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Boyce, Neithlocked

(21 Mar. 1872–2 Dec. 1951)
  • Carol DeBoer-Langworthy

The Cigarette, Neith Boyce, between ca. 1890 and 1930, by Frances Benjamin Johnston

Library of Congress Prints and Photographs Division Washington, D.C. 20540 USA [LC-USZ62-85579]

Boyce, Neith (21 Mar. 1872–2 Dec. 1951), novelist and playwright, was born in Franklin, Indiana as the second but first legitimate child together of Civil War veteran Henry Harrison Boyce and Mary Ella Smith—both teachers. Scandal about her parents’ relationship soon forced them to leave teaching and enter a peregrinating life. Family life was tragically affected by the 1880 diphtheria epidemic that killed all four of Neith’s siblings within a week.

Neith Boyce was largely self-educated. After her family moved to Los Angeles and during her teenage years, she entered the city’s bohemian community and began publishing stories in little magazines. An economic downturn limited her higher education to a year at Los Angeles College from 1886 to 1887. That downturn, plus a smear campaign against her father, pushed the family to Boston, where Neith’s first book of poetry, Songs, appeared in 1892. By 1894 the Boyces had moved to Manhattan and then Mount Vernon, New York, for opportunities in real estate and editing. During this period Boyce worked at the magazine of the General Federation of Women’s Clubs and began publishing in a new cultural magazine, Vogue. Her unsigned 1895 “Editorial” review of George Moore’s fictional trilogy, Celibates, garnered attention as a feminist manifesto.

At a dinner organized by Vogue’s editor, Josephine Redding, Boyce met Norman Hapgood, later editor of Collier’s Weekly and Harper’s Monthly and her eventual brother-in-law. On his recommendation, she was hired in fall 1896 as the first female reporter on the Commercial Advertiser, where she met Norman’s younger brother, Hutchins. The couple married on 22 June 1899 in Mount Vernon, New York. They attempted a New Marriage based on complete equality and sexualized intimacy without a commitment to monogamy as the basis for the union. The rest of her life and much of her writing would be taken up with working out the fine print in that marriage contract.

Over the next ten years Neith Boyce produced four books and four children while surviving a marital and nervous crisis. Initial qualms about motherhood dissolved after the birth in 1901 of son Boyce Hapgood. In spring 1903 young Boyce accompanied his parents on Neith’s first trip to Italy, where she completed her first novel, The Forerunner, and befriended art connoisseurs Mary and Bernard Berenson. Neith drew upon their villa, its butler, and the world-famous beauty Gladys Deacon for her 1906 psychological novel, The Eternal Spring. She also worked on “A Provident Woman,” a novella that appeared in her 1904 collection of long stories. News of her father’s accidental death brought the Hapgoods back to New York, where a second son, Charles Hutchins Hapgood II, was born.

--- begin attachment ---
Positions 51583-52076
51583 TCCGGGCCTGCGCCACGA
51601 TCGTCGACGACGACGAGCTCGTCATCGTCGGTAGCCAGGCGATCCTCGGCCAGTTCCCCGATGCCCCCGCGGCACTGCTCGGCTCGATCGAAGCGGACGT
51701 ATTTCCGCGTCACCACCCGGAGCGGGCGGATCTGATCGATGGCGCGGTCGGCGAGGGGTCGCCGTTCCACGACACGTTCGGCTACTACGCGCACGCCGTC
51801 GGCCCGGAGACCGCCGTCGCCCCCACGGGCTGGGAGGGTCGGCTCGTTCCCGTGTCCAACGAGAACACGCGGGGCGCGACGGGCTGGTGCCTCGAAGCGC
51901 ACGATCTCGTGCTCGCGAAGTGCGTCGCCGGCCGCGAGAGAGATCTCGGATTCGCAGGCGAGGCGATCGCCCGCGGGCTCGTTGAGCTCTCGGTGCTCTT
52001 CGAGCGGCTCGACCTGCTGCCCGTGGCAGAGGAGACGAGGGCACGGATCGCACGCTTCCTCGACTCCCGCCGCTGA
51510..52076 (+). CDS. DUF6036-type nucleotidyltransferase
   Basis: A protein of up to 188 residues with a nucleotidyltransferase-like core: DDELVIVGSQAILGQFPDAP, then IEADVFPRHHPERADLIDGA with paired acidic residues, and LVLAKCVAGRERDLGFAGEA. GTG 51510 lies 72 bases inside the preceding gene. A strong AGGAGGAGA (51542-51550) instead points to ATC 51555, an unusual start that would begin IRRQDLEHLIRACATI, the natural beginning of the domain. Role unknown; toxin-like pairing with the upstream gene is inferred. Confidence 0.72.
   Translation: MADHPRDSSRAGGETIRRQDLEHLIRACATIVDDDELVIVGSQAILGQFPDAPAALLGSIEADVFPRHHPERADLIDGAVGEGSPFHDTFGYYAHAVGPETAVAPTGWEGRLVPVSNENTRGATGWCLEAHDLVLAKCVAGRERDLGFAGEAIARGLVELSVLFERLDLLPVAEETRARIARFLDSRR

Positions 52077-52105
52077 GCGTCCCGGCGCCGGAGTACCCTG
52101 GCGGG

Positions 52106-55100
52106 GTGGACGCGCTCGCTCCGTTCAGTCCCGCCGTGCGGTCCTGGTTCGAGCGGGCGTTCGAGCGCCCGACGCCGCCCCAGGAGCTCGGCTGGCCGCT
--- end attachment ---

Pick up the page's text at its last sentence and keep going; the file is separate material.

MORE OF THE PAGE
Next came Chicago and then Italy again, where Neith’s daughter Miriam was born in November 1906. A marital crisis inspired Boyce’s nervous breakdown and institutionalization in Indianapolis in 1908. Pertinently, Neith’s novel The Bond, dissecting a marriage, appeared that same year. Its heroine, devoted to full honesty and personal autonomy for both parties, is reduced to confessing to an affair while the husband avoids full disclosure of his. None of the reviewers understood her criticism of the double standard of sexual behavior.

In 1909 the Hapgoods moved to New Jersey, where Hutch began working at the New York Post as an editorial writer and a second daughter, Beatrix, was born in 1910. In 1911 Hapgood’s wealthy father bought them, sight unseen, a large home overlooking the Hudson River in Dobbs Ferry, New York. By now an established author publishing stories about women’s complicated lives regularly in major middle- to upper-brow magazines such as Lippincott’s Monthly Magazine, Collier’s, Harper’s Weekly, and American Magazine, Boyce resented the isolation of suburban life.

In summer 1911 the family was drawn to Provincetown on Cape Cod by labor journalist Mary Heaton Vorse. From the beginning, Neith loved Provincetown. The next year brought friendship with writer Mabel Dodge, with whom, in midsummer 1914, Neith and two of her children set sail for Italy. When war broke out Neith managed to get herself and the children home in the company of writer and photographer Carl Van Vechten.